Catch a Falling Star and Chain it With a Magic Rope: Stardust Book to Film

If you know anything about me, you know that I absolutely adore Neil Gaiman. I love all of his stories and have almost every single one of his published books. I was only introduced to him just a few years ago, but man am I glad I was. Now it seems like he’s been part of my literary life forever simply because of the impact he has had on me.

book to film neil gaiman

Because of my absolute love of Mr. Gaiman’s works, I decided that my next Twice Upon a Time for All the Tales should be on his book to film adaptation, Stardust.

A Brief Summary of the Story:

A young man ventures from his town in England called Wall into the land of Faerie. He meets a woman, they “spend time” together, and 9 months later, a baby is left on his doorstep.

Tristran, the baby now all grown up, is a bit of an awkward fellow and falls in love with a girl in his town. She isn’t all that impressed by him, but she still talks to him and such. One night, they see a shooting star, and she tells him that she will marry him if he brings her back the star.

Stardust Book to Film Adaptation Neil Gaiman

So, he heads out on a journey through the hole in the wall into faerie, meets the star, meets witches, unicorns, pirates, and more, and just has a rather exciting time.

Stardust Book to Film Adaptation Neil Gaiman

Now that you have a brief summary, you can either go read it, watch it on Netflix, or read the differences. Be warned, there are spoilers for the book and film! (PS a note on the spelling: In the book, the main character’s name is Tristran; in the movie, it is Tristan.)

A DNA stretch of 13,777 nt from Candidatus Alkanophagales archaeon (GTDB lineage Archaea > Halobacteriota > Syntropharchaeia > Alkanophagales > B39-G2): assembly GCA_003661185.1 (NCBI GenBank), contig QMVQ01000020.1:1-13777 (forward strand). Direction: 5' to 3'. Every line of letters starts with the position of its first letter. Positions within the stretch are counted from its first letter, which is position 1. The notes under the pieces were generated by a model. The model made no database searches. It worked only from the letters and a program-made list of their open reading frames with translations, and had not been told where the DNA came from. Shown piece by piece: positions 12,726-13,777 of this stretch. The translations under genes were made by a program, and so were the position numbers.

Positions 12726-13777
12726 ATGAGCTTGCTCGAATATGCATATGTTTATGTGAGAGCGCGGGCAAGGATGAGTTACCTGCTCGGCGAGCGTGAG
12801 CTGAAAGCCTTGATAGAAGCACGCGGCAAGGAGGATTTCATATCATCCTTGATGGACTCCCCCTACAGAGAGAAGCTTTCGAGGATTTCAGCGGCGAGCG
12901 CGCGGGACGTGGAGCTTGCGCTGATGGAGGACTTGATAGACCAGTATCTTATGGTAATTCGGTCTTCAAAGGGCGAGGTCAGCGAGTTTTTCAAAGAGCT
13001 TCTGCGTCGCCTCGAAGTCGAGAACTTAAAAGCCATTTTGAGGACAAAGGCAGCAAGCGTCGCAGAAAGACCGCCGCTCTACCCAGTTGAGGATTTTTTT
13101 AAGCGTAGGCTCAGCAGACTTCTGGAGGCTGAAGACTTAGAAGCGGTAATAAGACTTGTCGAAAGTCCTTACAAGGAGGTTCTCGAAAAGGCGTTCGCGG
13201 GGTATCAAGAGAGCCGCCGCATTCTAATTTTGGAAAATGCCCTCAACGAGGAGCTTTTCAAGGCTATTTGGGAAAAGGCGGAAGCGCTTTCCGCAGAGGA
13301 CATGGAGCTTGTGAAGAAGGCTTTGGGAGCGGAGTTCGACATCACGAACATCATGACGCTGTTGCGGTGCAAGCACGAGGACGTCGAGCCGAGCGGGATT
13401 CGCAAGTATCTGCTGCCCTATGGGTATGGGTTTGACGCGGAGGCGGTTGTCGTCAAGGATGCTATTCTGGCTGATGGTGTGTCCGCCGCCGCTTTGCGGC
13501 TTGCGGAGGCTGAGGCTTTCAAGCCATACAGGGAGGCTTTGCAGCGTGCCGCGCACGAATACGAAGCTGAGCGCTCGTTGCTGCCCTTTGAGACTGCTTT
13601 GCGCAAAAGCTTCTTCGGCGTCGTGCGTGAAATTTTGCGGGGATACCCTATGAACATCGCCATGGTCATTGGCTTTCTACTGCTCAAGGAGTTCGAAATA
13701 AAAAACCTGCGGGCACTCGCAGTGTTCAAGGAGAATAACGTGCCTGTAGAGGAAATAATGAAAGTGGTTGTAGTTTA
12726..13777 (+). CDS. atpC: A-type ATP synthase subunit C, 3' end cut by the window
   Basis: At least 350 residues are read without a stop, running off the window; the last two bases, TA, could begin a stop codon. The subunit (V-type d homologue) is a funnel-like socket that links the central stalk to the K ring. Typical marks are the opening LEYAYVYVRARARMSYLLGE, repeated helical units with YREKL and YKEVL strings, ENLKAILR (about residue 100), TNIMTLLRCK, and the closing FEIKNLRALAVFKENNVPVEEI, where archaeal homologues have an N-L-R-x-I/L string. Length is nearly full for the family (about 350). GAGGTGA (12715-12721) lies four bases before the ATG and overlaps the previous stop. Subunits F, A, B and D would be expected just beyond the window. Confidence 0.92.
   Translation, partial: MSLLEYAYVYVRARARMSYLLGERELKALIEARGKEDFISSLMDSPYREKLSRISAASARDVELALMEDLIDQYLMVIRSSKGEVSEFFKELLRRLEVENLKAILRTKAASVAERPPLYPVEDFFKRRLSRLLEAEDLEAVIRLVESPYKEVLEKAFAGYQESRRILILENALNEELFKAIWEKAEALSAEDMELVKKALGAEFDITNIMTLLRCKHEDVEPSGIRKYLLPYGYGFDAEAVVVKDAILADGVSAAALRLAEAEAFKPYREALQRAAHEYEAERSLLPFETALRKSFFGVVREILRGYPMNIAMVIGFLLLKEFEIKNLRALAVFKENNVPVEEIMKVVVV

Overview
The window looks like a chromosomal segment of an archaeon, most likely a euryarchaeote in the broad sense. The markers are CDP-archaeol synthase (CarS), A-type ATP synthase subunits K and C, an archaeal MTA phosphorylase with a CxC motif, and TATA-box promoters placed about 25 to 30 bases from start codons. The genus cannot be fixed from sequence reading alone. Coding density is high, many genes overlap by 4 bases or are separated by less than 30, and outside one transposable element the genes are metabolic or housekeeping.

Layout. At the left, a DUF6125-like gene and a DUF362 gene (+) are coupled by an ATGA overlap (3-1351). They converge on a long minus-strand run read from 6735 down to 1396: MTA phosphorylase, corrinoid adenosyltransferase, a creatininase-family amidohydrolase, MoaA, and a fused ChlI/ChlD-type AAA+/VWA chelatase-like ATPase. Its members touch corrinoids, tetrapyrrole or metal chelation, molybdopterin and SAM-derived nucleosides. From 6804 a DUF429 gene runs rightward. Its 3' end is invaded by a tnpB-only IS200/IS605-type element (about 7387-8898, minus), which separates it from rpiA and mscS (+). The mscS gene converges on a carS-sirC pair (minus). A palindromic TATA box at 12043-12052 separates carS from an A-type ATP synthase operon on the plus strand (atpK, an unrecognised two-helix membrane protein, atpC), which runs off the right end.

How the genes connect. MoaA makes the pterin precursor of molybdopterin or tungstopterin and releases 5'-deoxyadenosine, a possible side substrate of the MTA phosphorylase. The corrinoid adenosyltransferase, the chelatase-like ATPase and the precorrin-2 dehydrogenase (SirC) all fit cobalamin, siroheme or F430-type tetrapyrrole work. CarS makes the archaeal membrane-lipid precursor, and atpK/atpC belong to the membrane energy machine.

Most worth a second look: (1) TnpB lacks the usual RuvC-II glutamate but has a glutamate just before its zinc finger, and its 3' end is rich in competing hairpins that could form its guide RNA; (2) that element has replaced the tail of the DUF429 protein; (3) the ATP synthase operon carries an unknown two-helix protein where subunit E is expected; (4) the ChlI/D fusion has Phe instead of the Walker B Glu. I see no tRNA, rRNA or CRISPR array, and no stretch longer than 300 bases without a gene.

1. The People of Wall and Faerie Meet at a Festival Once a Year

Wall is still a unique town in that they do meet up with the people of Faerie once a year. There is a festival that is held right outside the wall, and it is only then that the inhabitants of Wall are allowed to cross through the gap.

The rest of the year, people from Faerie and Wall never cross that gap. However, when it comes to the movie, we are told that no one from the village of Wall is allowed through at any time. So when Dunstan and Tristran go to cross it, both are held back. And both find ways to get through the wall.

It does add a sense of more adventure when people have to trick their way through something, doesn’t it?

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2. Victoria Isn’t All that Awful

When you sit down to watch Stardust, you meet Victoria and you instantly hate her. She is rude to Tristran and is really shallow. However, in the book, Victoria is pretty decent, even if she doesn’t “like” Tristran. In fact, her character is a little flat, which is rare for a Neil Gaiman book.

At the end of the book, she is willing to uphold her end of their agreement since he brought stardust with him, but she isn’t happy about it. Why? Not because she hates Tristran, but because she is in love with someone, but her word is her word.

Tristran assures her that he is in love with another as well, and they part ways amicably. In the movie, Victoria is more than willing to “change” her mind about Tristran, and she ends up being embarrassed by the fact that he no longer wants to be with her.